Brown hairstreaks on the North Downs

30th July 2023

The walk from home near Hextable in north west Kent to the corn bunting colony up on the downs passes along a tall, ancient hedgerow before emerging onto the rolling arable fields. This year the fields are down to flax and there are no nesting buntings to be seen or heard in the well-spaced and relatively short crop.

On the return walk there is a big and more welcome surprise, a brown hairstreak nectaring on the bramble. There have been recent records on the western edges of Kent, but this is perhaps the most easterly record in the country. This pretty and distinctive species is clearly spreading from its strongholds in central southern England. The presence of the butterfly soon attracts plenty of local interest and on some days in early August there is a good crowd of lepidopterists. It is likely that with the warming climate, the species will become widespread across much of the country wherever its larval foodplant, sloe is present.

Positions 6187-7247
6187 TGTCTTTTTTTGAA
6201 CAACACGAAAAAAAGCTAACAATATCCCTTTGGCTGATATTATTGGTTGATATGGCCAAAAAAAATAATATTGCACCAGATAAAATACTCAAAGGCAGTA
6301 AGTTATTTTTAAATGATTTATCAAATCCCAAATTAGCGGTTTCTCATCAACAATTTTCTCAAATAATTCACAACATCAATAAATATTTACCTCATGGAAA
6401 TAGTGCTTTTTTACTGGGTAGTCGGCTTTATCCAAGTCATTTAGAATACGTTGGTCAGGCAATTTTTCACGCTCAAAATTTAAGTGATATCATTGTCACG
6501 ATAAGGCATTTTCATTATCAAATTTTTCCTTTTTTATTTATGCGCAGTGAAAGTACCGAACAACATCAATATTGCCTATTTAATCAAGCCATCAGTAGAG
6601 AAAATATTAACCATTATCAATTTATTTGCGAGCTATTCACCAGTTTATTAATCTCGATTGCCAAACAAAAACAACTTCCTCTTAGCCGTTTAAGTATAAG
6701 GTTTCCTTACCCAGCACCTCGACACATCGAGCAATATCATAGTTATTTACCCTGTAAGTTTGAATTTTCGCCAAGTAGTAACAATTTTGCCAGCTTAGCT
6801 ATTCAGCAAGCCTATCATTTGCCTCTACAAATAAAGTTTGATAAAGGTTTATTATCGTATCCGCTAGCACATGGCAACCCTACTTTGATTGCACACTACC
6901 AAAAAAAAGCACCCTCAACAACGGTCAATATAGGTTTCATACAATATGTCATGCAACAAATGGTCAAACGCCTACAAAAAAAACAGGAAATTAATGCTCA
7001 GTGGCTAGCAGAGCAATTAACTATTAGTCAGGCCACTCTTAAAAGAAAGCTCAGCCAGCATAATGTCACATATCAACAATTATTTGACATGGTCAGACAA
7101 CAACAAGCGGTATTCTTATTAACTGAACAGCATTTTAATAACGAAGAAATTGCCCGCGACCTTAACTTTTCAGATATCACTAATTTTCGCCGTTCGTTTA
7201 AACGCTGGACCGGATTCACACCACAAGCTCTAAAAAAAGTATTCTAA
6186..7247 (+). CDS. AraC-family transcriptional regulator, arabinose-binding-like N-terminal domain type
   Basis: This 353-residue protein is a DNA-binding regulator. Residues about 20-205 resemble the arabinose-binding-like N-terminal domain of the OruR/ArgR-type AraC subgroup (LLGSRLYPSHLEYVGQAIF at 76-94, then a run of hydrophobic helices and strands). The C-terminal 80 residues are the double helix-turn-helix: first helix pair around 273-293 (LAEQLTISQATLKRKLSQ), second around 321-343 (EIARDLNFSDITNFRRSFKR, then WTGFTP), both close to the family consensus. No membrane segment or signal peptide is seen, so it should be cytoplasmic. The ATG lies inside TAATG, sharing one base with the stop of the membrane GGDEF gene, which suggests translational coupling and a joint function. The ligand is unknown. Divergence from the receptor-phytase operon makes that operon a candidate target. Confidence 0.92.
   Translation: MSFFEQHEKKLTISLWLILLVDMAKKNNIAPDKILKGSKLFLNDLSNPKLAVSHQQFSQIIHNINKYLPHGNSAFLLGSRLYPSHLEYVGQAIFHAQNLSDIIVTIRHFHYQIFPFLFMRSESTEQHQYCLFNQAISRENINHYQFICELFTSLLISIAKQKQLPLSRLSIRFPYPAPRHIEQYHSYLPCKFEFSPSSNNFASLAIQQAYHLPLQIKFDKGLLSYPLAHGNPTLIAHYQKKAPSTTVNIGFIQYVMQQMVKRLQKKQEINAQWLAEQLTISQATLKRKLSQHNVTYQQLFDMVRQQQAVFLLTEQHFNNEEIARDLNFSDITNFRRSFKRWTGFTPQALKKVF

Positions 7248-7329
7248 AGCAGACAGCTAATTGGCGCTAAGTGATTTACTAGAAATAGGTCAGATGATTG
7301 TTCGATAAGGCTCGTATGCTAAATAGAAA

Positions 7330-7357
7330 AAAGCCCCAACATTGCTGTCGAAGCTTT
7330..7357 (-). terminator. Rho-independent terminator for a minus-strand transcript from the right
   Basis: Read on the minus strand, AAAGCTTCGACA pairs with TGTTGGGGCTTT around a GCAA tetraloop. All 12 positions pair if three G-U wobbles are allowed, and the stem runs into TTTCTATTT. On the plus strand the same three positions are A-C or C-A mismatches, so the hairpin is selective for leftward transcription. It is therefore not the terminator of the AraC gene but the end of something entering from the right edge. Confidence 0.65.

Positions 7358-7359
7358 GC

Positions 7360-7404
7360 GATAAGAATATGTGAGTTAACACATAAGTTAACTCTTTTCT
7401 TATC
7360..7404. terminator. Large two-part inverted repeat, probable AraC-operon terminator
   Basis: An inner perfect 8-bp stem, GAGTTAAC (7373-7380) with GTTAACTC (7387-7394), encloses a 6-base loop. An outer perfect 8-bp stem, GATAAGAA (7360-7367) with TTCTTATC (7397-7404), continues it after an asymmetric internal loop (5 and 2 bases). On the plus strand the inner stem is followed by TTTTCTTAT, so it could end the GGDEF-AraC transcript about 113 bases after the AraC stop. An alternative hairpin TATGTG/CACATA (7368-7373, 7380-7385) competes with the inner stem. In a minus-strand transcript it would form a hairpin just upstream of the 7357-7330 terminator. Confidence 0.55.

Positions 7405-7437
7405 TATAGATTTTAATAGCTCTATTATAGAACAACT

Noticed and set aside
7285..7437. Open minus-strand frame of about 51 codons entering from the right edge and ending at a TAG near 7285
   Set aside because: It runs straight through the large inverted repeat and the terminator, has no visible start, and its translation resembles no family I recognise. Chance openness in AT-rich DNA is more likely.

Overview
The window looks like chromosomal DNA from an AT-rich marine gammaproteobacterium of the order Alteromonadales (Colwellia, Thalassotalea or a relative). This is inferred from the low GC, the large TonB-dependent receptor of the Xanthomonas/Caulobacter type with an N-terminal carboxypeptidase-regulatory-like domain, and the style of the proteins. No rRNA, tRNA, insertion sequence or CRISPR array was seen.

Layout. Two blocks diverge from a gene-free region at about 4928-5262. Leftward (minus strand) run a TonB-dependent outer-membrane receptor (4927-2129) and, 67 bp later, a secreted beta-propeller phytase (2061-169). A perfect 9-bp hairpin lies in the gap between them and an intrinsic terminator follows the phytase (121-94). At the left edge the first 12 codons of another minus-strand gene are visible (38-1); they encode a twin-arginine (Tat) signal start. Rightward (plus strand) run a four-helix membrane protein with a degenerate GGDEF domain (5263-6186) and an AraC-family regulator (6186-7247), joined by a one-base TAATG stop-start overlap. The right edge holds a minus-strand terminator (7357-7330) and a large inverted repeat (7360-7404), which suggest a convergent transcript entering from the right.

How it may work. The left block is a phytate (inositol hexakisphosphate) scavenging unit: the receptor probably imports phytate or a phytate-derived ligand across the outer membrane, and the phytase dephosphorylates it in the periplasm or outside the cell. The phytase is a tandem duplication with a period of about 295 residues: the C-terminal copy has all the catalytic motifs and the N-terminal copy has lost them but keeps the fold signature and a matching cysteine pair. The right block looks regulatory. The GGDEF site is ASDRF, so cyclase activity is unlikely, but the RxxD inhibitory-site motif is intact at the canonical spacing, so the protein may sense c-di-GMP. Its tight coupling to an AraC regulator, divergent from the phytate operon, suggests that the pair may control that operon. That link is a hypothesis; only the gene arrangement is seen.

Along the tall, south facing hedgerow, there is a rich assemblage of other butterflies including holly blue, brown argus and brimstone. A Jersey tiger moth is another good record; it is an unmistakable, large day-flying moth with black and white striped wings and a bright crimson underside, that is usually only visible when in fluttering flight. This is another insect species that is expanding its range from its southern strongholds.

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